Distractions at work, whether they’re related to your job or stem from personal matters, can affect your focus, motivation and productivity. You may even make mistakes when you’re distracted and jeopardize your job. Handle distractions and get back to work with several tips.
Identify and Combat Your Most Common Distractions
Do any of these common distractions sound familiar?
- On the way to your desk in the morning, you stop in the break room for a cup of coffee and end up talking to co-workers for 20 minutes.
- Intending to send one email after lunch, you emerge from your inbox an hour later.
- A co-worker frequently stops by your desk to chat about your current presentation project, which disrupts your train of thought.
- You feel tension and secondhand stress because of an ongoing interoffice feud.
- Your pet is sick, and you can’t stop worrying about it.
After you identify the distractions that most often affect you, you can plan ways to reduce or avoid these distractions. For example, you could bring coffee from home and avoid the busy break room or commit to checking email only twice a day.
Know the Dangers of Multitasking
The human brain features a network of structures related to focus. One network, default mode, analyzes the past, plans for the future and reflects on the present. A second network, direct attention, helps you stay on task.
Every distraction you face returns your brain to default mode, and it could take you 20 minutes to return to direct attention. While you may think that multitasking helps you get more done, each distraction you experience affects your productivity and potentially results in hours of wasted time each day.
Shift Your Thinking to Attentiveness
Thoughts about a project that’s due later this week or trouble at home may momentarily draw your attention and focus away from the video you’re in charge of editing or the spreadsheet your boss needs. You could continue to focus on the distraction for your entire work day or shift your mental spotlight onto attentiveness. Consciously decide to think about and pay attention to your job instead of on whatever distraction steals your focus.
Keep Your Priorities in Mind
While you can’t always prevent distractions from affecting your attention, you can improve attentiveness when you remember your priorities and to-do list. A written to-do list posted near your workstation may help you stay on track, or check off your progress on an app like Strides, Habit Life or Momentum. Mindfully focusing on your priorities can keep you on track and ensure you reach your daily productivity goals.
When you know that you get distracted by social media or chatty co-workers, you can set boundaries. Essentially, boundaries train your brain to stay on task, and they protect your time. Examples of boundaries you may decide to set include:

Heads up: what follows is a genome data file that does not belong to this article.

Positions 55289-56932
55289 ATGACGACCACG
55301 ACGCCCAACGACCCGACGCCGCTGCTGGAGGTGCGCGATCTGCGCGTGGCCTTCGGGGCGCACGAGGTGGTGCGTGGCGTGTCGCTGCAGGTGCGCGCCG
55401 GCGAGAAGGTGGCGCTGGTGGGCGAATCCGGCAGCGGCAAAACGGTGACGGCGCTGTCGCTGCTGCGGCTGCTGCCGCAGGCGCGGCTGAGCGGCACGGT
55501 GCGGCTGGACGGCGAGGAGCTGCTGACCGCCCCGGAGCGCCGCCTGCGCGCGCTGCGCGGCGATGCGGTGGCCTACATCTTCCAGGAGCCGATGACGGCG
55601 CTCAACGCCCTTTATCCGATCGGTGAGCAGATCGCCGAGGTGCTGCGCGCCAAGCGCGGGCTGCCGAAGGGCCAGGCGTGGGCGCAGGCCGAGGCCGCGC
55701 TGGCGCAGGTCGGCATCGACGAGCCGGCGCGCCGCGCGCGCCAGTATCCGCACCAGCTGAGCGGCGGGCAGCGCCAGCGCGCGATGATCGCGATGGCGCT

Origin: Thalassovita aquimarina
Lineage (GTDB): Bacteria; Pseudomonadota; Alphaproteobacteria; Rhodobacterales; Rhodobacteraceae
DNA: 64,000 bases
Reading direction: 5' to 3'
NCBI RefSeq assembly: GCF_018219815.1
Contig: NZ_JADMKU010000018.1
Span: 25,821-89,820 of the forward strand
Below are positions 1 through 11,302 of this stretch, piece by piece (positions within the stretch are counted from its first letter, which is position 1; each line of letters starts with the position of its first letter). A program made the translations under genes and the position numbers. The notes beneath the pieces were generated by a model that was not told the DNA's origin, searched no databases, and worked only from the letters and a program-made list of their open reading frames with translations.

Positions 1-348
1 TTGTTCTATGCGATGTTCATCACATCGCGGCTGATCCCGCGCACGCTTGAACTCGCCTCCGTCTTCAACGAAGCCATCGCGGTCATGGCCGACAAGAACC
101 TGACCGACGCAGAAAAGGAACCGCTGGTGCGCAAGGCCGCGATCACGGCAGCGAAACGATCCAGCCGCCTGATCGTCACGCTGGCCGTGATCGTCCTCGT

- Install a timer app like StayFocusd or Guided Access to limit online access.
- Wear headphones to discourage chatty co-workers from stopping at your desk.
- Commit to finishing one native apps project before you switch gears to a second one.
- Follow the Pomodoro method and work for 25 minutes before you take a break.
Listen to Your Body
Consider the impact your daily diet, exercise regimen and sleep patterns have on your brain and body at work. Eating a balanced diet, exercising each day and improving sleep hygiene can give your brain and body the boost they need to stay focused and productive.
Stay in Charge of Your Emotions
As a human, you will experience frustration, anxiety, anger and other emotions at work. You can’t prevent feeling emotions, but you can acknowledge those emotions, give them legitimacy and stay in charge with these steps.
- Close your eyes and take a breath.
- Label what you’re feeling.
- Ask yourself if you or the anger, annoyance or disappointment are in charge.
- Promise yourself to take a few minutes during your break or after work to address your emotions.
- Return to work ready to focus.
Ask Your Co-Workers for Help
You may be surprised at how many of your colleagues struggle with distractions, too. Discuss your common distractions as a team, and share strategies to handle those distractions successfully. You can also vow to stop interrupting each other, create focus-only mornings or afternoons several times a week and check in to see how everyone’s managing their common distractions. As a team, you can improve productivity as you decrease distractions.
While you can’t prevent distractions from affecting your day, you can stay focused on your job. Use these tips to address distractions and improve your focus every day.